Police described Bremer's car as a "hotel on wheels". In it they found blankets, pillows, a blue steel, 9mm, 14-shot Browning Automatic Pistol, binoculars, a woman's umbrella, a tape recorder, a portable radio with police band, an electric shaver, photographic equipment, and a 1972 copy of a Writer's Yearbook.
His subsequent trial in Upper Marlboro, Maryland, was condensed to a five-day morning to twilight event to accommodate presiding Judge Ralph W. Powers' upcoming vacation plans, and held only two and a half months after Bremer shot Wallace. It began on July 31, 1972. The defense argued that Bremer was a schizophrenic and legally insane at the time of the shooting, and that he had "no emotional capacity to understand anything", but the jury rejected this argument after the prosecution countered that he was perfectly sane. Arthur Marshall, for the prosecution, told the court that Bremer, while disturbed and in need of psychiatric treatment, was sane, knew what he was doing, had been seeking glory and was still sorry that Wallace had not died. Marshall said that Bremer "knew he would be arrested.... He knew he would be on trial."
On August 4, 1972, the jury of six men and six women took 95 minutes to reach their verdict. Bremer was sentenced to 63 years in prison for shooting Wallace and three other people. After being convicted, when asked if he had anything to say, Bremer replied, "Well, Mr. Marshall mentioned that he would like society to be protected from someone like me. Looking back on my life I would have liked it if society had protected me from myself. That's all I have to say at this time." The sentence was reduced to 53 years on September 28 after an appeal.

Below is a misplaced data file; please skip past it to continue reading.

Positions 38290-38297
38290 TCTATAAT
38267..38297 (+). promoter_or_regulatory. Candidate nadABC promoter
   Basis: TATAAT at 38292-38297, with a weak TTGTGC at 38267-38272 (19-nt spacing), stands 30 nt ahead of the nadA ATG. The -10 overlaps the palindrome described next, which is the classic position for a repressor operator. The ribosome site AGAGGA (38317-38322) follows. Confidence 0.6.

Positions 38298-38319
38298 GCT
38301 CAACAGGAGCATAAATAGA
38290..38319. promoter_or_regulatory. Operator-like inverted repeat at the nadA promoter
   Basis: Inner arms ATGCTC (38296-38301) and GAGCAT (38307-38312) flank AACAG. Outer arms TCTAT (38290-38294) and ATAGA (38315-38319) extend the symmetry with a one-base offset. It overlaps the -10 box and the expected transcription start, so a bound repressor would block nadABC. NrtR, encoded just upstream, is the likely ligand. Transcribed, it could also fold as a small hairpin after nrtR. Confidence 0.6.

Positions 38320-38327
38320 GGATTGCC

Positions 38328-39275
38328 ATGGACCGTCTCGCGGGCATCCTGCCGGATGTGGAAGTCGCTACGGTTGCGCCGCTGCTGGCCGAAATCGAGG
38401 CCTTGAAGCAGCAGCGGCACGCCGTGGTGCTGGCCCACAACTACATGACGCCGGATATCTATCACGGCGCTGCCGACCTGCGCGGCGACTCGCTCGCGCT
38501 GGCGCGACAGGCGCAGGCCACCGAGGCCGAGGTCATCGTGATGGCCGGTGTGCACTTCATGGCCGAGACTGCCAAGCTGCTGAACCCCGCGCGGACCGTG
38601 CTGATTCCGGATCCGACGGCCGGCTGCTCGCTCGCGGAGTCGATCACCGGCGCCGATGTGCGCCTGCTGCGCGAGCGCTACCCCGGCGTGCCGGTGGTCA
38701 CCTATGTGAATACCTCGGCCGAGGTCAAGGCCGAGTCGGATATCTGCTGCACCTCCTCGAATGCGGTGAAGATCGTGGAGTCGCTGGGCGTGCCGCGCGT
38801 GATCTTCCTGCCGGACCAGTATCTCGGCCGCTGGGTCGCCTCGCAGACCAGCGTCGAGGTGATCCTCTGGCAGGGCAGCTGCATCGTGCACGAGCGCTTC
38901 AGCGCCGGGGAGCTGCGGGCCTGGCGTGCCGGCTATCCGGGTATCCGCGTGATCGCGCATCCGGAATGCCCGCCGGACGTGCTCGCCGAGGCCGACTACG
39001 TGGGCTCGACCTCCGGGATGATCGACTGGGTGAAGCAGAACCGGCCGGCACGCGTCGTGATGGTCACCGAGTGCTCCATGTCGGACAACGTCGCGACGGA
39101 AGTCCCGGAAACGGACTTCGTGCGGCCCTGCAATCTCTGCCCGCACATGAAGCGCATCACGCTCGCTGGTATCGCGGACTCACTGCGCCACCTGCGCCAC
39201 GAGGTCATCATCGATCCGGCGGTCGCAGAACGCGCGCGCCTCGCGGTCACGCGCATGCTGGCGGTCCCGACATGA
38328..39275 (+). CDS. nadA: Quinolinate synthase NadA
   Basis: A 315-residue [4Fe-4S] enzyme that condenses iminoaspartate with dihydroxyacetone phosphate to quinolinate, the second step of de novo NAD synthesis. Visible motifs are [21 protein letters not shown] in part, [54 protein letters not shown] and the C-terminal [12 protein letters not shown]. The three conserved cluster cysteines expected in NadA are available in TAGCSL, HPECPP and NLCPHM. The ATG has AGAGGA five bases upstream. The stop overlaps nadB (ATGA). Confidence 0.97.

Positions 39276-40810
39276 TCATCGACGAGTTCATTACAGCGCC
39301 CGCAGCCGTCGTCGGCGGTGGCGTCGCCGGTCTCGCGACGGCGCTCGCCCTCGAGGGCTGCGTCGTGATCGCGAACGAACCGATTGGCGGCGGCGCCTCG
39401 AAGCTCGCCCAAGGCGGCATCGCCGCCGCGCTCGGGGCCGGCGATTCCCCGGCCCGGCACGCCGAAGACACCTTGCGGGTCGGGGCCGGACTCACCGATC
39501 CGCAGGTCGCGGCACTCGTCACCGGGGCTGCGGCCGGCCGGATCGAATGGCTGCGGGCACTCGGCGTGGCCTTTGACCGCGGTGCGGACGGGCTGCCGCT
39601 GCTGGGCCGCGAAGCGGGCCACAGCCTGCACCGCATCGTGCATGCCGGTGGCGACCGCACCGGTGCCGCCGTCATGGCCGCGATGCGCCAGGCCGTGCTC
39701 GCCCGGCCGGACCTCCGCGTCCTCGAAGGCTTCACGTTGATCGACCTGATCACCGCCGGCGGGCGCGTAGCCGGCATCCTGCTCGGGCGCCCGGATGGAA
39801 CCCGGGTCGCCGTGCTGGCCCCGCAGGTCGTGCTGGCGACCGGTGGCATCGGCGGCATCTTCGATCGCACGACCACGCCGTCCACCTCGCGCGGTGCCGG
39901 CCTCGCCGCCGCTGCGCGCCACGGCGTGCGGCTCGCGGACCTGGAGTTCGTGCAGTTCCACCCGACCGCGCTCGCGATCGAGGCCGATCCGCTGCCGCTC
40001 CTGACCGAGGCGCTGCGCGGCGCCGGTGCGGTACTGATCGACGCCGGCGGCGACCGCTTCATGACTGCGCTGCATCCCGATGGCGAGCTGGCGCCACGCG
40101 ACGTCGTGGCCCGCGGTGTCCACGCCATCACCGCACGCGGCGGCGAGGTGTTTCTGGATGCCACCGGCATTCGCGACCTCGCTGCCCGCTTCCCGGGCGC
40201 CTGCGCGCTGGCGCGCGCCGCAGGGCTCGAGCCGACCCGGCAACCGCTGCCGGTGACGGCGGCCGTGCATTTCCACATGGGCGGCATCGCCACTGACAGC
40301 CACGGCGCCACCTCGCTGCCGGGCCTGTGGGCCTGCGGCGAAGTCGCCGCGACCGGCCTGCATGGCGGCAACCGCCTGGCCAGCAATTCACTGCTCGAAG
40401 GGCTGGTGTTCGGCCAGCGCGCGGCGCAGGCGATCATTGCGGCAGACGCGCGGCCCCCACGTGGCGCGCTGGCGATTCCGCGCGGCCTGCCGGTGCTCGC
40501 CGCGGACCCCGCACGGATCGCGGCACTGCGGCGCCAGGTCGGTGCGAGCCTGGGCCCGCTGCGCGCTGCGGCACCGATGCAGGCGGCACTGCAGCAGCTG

One hundred and thirteen pages of Bremer's diary were published in 1973 as An Assassin's Diary, from April 4, 1972, to the day before he shot Wallace and his subsequent arrest. In it, he states that he was not particularly opposed to Wallace's political agenda, which was notable for its pro-segregationist stance, but that his primary motive was to become infamous and to gain notoriety.